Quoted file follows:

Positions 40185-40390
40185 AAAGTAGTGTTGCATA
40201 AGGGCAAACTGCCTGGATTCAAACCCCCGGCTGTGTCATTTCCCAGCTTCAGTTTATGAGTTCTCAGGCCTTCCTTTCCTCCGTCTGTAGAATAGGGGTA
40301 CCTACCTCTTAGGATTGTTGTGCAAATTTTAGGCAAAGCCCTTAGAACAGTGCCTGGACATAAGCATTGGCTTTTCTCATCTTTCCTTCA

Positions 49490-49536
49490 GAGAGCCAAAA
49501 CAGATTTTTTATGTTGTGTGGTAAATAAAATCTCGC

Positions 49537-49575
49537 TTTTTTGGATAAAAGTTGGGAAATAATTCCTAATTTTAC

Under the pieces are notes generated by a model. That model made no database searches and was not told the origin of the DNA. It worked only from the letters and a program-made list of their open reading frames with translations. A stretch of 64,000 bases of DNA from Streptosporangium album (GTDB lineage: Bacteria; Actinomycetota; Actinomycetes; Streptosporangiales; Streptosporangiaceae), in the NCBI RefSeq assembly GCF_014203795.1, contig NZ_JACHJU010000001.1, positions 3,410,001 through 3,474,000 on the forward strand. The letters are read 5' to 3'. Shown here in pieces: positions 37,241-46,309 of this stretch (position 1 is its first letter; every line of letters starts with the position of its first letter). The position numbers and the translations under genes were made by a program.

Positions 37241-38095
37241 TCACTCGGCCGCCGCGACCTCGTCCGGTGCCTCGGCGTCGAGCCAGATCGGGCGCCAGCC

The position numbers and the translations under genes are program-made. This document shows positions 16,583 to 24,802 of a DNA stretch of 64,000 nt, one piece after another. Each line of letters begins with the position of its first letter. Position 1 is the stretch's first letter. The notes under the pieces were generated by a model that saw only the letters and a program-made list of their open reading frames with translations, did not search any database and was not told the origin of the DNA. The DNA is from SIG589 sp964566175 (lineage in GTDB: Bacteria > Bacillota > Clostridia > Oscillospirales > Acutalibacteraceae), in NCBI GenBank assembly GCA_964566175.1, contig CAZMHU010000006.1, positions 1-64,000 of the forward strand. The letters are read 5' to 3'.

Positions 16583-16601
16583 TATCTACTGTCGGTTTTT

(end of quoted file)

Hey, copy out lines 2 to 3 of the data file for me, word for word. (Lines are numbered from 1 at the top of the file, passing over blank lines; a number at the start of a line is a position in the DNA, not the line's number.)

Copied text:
40185 AAAGTAGTGTTGCATA
40201 AGGGCAAACTGCCTGGATTCAAACCCCCGGCTGTGTCATTTCCCAGCTTCAGTTTATGAGTTCTCAGGCCTTCCTTTCCTCCGTCTGTAGAATAGGGGTA